Here is this week’s weather forecast by PG&E meteorologist John Lindsey.
An upper-level trough of low pressure over Northern California will produce a persistent marine layer along the beaches and gentle to moderate (8 to 18 mph) westerly winds along the coast today into Tuesday. Conditions will cool Monday and will remain cooler than normal through Wednesday.
Monsoonal moisture will move into Southern California and will promote thunderstorm development over the Sierra Nevada, but isolated thunderstorms are also possible in the elevated terrain of eastern San Luis Obispo and Santa Barbara counties. Thunderstorm chances will continue into Tuesday. Monday and Tuesday’s temperatures will be in the 60s at the coast, mid-70s in the coastal valleys and mid-80s in the inland valleys.
Temperatures will rise back to above normal levels by Thursday into the weekend with the inland valleys reaching triple-digits levels.
A 2- to 4-foot northwesterly (300-degree, deep-water) swell (with an 8- to 11-second period) is forecast on along our coastline today into Tuesday, decreasing to 2 to 3 feet with the same period Wednesday into Sunday.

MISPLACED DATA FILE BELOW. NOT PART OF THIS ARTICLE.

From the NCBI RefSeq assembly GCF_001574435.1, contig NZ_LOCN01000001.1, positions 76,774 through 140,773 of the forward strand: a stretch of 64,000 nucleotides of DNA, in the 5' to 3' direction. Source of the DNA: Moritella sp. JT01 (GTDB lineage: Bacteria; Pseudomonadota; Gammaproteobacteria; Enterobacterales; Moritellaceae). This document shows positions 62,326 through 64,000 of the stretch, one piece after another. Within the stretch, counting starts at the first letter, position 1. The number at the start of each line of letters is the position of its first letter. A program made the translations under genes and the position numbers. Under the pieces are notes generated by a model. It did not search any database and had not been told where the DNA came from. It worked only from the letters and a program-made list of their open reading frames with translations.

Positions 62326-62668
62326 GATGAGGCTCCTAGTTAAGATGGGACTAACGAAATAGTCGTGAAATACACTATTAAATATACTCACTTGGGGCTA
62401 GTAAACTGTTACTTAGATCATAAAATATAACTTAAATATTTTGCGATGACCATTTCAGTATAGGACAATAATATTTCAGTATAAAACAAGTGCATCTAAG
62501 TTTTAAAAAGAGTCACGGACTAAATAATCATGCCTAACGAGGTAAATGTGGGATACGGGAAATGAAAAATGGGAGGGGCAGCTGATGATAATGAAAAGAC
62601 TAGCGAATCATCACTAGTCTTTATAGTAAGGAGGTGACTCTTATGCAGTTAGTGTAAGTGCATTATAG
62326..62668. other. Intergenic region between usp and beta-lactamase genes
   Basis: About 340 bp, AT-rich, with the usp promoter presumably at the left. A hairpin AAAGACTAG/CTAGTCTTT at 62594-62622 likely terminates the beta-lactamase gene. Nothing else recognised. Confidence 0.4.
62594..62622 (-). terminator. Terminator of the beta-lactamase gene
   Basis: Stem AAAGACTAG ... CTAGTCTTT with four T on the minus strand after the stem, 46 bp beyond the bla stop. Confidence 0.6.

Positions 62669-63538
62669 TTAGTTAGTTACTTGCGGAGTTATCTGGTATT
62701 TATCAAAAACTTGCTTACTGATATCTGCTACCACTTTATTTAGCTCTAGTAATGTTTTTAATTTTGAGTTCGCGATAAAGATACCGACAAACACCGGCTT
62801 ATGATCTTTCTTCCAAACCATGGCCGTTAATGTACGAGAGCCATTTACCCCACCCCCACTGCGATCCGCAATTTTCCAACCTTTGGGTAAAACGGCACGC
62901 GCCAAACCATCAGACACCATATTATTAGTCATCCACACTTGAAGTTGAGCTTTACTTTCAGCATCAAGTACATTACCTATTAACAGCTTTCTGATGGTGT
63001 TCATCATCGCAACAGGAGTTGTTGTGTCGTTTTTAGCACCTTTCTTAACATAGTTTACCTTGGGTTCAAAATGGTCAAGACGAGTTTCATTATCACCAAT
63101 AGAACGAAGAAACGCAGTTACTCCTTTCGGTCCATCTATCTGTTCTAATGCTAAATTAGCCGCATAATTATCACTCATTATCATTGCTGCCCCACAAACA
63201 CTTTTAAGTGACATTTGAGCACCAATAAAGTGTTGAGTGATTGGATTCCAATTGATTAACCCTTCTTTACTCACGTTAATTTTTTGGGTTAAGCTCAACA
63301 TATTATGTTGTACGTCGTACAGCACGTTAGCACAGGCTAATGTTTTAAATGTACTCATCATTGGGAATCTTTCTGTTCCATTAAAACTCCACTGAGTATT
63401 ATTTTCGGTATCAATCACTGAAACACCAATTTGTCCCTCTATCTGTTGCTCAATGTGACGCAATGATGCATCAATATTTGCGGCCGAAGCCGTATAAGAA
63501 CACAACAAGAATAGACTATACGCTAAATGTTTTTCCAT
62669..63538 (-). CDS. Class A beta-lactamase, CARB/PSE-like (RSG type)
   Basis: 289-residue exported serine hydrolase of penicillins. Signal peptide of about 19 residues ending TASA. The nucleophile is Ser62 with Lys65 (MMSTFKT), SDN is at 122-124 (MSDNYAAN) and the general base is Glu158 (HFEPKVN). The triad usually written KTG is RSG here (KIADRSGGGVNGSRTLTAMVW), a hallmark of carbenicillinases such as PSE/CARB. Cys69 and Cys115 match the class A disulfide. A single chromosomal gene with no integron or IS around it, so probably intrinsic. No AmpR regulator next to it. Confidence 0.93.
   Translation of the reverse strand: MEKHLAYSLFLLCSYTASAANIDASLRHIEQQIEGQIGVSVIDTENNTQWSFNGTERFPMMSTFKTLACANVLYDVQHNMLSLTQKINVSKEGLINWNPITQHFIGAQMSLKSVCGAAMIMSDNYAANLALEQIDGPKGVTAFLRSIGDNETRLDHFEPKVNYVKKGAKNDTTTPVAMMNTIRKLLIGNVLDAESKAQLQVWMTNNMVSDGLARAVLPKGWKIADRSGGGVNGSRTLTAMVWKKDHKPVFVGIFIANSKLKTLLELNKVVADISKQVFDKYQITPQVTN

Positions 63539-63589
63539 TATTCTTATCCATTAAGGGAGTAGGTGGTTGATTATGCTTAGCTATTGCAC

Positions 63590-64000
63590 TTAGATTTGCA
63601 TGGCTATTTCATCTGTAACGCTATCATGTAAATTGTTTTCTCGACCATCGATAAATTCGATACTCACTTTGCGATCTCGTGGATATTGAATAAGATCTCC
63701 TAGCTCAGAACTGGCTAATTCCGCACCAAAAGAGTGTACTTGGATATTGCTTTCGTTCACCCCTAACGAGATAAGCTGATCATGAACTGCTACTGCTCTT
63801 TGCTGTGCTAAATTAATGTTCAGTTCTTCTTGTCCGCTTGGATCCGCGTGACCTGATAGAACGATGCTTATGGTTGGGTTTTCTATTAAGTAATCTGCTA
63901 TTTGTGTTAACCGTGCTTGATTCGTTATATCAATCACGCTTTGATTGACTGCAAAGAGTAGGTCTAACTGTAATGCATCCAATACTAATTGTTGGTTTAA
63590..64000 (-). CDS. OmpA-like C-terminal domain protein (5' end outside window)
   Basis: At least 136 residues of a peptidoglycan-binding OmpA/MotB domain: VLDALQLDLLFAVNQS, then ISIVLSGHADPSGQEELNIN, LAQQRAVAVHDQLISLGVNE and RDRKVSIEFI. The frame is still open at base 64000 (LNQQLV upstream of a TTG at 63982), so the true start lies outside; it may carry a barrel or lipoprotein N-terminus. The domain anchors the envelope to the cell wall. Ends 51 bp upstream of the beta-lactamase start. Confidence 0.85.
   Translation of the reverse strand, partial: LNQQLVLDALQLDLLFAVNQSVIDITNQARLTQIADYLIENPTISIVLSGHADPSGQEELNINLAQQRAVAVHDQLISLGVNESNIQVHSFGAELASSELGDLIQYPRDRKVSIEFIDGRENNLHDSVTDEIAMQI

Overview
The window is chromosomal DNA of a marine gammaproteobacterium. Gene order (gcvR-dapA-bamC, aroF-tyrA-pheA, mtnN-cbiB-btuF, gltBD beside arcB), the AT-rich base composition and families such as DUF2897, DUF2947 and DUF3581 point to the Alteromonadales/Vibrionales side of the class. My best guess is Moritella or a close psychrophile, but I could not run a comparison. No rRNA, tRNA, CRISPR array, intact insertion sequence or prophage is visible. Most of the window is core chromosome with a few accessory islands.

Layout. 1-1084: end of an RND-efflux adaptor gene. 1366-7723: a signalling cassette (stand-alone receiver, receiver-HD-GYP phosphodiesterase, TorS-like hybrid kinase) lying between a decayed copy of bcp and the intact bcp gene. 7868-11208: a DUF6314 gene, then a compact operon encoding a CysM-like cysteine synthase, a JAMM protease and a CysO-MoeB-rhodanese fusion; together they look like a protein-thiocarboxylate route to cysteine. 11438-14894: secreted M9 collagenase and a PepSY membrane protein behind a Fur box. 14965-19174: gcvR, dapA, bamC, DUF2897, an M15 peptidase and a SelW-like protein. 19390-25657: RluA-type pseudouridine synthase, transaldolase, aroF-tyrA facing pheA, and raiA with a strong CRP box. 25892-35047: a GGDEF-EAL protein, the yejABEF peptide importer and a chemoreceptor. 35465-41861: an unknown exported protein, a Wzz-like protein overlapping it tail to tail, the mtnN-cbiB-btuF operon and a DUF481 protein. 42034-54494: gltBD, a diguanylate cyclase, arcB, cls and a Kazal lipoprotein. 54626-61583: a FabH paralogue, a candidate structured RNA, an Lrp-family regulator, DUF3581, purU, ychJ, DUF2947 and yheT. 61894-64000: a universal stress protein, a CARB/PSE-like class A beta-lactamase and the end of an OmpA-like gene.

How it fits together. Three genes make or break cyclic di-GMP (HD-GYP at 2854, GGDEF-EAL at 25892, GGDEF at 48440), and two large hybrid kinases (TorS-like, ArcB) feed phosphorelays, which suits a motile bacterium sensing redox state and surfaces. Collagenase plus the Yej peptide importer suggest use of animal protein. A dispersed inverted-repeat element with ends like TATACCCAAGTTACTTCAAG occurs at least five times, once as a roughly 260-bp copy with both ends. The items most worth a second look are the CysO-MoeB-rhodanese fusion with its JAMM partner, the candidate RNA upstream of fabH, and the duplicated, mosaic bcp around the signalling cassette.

Arriving from south: The Eastern Pacific region remains active with three tropical cyclones: Greg, Irwin and Hilary. Tropical Storm Hilary is forecast to become a major hurricane off the coast of Baja California and move in a northwesterly direction.
Southeasterly (160-degree, deep-water) swell from this cyclone will arrive along the Southern California coastline Friday and peak Sunday at 7 to 9 feet (with a 14- to 16-second period) with sets of waves reaching well over 14 feet. Along the Central Coast, this southerly swell will arrive Friday at 1 foot (with a 15- to 17-second period), building to 1 to 2 feet (with a 14- to 16- second period) Saturday and peaking at 2 to 3 feet with the same period Sunday.
Temperatures will range between 51 and 54 degrees through Monday, increasing to 54 and 57 degrees Tuesday into next Sunday.
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At PG&E, the safety of our customers and employees is our top priority. Each year in the United States, more than 400 people are struck by lightning. There is no safe place outside in a thunderstorm. Remember, “when thunder roars, go indoors!”
John Lindsey’s Weekly Forecast is special to The Tribune. He is PG&E’s Diablo Canyon Power Plant marine meteorologist and media relations representative. Contact him at firstname.lastname@example.org. Follow him on Twitter @PGE_John.
This week’s temperatures
LOWS AND HIGHS, PASO ROBLES
LOWS AND HIGHS, SLO AND COASTAL VALLEYS